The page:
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Attached is a photo of Wendy and her mom and COCO, my dog. Wendy is much improved with intermittent pain and eating a bit. The doctor may request an ultra sound if pain is not gone tomorrow.

Diagnosis by Ultrasound also showed HEPATITIS. Parasites also still a diagnosis. . Wendys ultrasound cost to clinic was sixty dollars. Thank you for your help to cure WENDY.

Saturday, August 13, 2011

A long walk for Medical Help!

Friends and Family,
Friday morning early a young married man of 26 years arrived at the clinic doorstep, strapped to a chair, carried by his father and brother. They live in a remote village, high in the mountains, with only twenty families. This village would be one of the original Mayan mountain villages. The family desperate to see their son cured carried him in the chair for four hours then went in the back of a truck for twenty minutes to our clinic. There is no medical help or pharmacy where they live. They had heard of our clinic through a health promotor that worked in our Medicinal Plant clinic many years ago. Diego, had fever for over ten days with only tylenol tablets for relief.

Transportation and roads have definitely improved over the years. Most villages do have roads and many pickups and cars. Prosperity for purchase of vehicles and better homes is related to migration of undocumented men to the United States who managed to send money home or returned with savings to improve their lives here. There are, however, some villages isolated from roads and electricity yet.

The town of Santo Tomas now has an ambulance for the community and our clinic utilizes this valuable service. Years ago many patients arrived strapped to chairs and carried in to our parish clinic, mostly chronic illness that had gone untreated. So it was an unusual happening when Diego arrived for consult to our clinic, strapped to a chair, carried by his father. Our doctor ordered lab tests, hidration, and medications. The patient and family agreed to stay over night. Lab results did not give a definite diagnosis and we were hoping Diego would agree to stay the weekend so we obtain further diagnostic tests. His Dengue test was negative but this disease often does not manifest positive for some days, and the doctor had wanted to follow up. The patient wanted to go home to his family; he left this morning stronger, without fever for 24 hours. We provided antibiotic injections and other medications if the fever should return. Another change in society is cell phones. the brother did provide me his number and the doctor will follow up by phone on Monday. They agreed to return if his symptoms of fever return. Diego walked out of the clinic and down the road with his brother carrying the empty chair. We were glad we were able to priovide his care in our clinic. Thank You for your donations who assist us to provide medical care at minimal cost and when necessary free of charge. Have a good day!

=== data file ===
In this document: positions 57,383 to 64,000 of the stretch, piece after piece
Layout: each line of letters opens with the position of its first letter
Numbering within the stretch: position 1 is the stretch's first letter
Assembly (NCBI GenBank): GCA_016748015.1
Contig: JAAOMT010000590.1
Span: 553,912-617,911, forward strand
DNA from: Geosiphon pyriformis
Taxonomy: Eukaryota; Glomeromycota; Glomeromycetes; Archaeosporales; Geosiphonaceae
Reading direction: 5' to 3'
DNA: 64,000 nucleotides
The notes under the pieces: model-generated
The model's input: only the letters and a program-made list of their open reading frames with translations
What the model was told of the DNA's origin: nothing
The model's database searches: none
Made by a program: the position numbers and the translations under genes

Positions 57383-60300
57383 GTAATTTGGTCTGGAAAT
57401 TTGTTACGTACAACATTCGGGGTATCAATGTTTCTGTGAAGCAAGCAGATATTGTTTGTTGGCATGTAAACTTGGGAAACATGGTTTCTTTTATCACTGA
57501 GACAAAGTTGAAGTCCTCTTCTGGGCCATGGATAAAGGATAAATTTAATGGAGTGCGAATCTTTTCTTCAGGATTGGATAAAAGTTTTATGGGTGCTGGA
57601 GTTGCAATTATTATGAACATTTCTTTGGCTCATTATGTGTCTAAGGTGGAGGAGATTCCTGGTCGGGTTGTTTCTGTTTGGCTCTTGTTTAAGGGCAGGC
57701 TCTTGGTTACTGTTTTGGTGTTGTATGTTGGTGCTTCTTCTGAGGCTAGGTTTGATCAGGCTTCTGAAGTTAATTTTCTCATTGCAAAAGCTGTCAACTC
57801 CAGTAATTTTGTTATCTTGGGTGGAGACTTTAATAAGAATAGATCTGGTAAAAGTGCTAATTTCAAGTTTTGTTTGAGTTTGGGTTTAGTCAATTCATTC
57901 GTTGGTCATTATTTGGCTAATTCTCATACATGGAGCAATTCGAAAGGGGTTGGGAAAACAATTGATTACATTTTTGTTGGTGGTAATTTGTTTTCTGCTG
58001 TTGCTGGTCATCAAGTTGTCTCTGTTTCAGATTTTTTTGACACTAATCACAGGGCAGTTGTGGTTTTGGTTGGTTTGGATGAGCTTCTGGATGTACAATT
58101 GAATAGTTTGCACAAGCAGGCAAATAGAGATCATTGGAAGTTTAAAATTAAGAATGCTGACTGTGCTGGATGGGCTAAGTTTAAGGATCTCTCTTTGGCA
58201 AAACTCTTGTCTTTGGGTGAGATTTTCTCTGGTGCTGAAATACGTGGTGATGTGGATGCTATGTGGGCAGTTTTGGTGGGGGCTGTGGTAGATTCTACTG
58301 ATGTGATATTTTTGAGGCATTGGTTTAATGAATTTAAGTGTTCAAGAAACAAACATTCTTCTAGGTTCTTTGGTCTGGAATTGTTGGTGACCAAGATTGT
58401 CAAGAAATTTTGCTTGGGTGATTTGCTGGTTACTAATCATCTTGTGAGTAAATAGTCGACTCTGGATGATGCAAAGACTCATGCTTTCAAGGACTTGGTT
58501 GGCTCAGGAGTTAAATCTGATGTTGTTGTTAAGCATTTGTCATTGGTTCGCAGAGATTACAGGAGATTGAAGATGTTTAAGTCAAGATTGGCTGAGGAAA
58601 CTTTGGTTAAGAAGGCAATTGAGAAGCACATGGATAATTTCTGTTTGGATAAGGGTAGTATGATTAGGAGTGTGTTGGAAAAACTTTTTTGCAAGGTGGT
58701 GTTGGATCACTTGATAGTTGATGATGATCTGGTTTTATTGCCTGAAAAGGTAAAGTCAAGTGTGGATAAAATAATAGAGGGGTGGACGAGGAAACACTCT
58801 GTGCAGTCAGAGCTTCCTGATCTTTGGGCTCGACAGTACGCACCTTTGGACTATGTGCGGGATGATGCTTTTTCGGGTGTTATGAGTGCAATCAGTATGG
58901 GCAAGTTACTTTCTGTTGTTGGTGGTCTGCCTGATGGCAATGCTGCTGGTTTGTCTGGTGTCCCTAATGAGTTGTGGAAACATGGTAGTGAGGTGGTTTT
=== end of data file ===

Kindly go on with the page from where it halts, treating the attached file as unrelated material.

A photo of Diego, his father and brother and when they departed from the clinic, walking down our road, now carrying the chair.

Send donation on line at or
send to
Guatemala Mission
Diocese of Helena
PO Box 1729
Helena, MT
Note for Clinica Maxena.

Wednesday, August 10, 2011

Presidential Candidates come to our area¡

Friends and Family,
Presidential elections will happen on September 11, 2011. Violence has plagued the candidates of several parties and there have been assasinations in some communities. There also has been constitutional battles and today the candidate, Sandra Torres, wife of actual President of Guatemala, was disqualified. She was in second place and this has now shook up the race.

As foriegners and also Church people, we do not become involved in politics of the country. When I was back in the United States for many years and involved with a solidarity organization, a voice for the injustices of the Guatemalan people, I did become acquainted with one of the present Presidential candidates, Rigoberta Menchu, Nobel Peace Laureate from Guatemala. She visited Seattle, Washington, where I was living and I did feel honored to know her. I decided to go to the rally in one of our communities, to listen, and say hello to her. I was glad I did.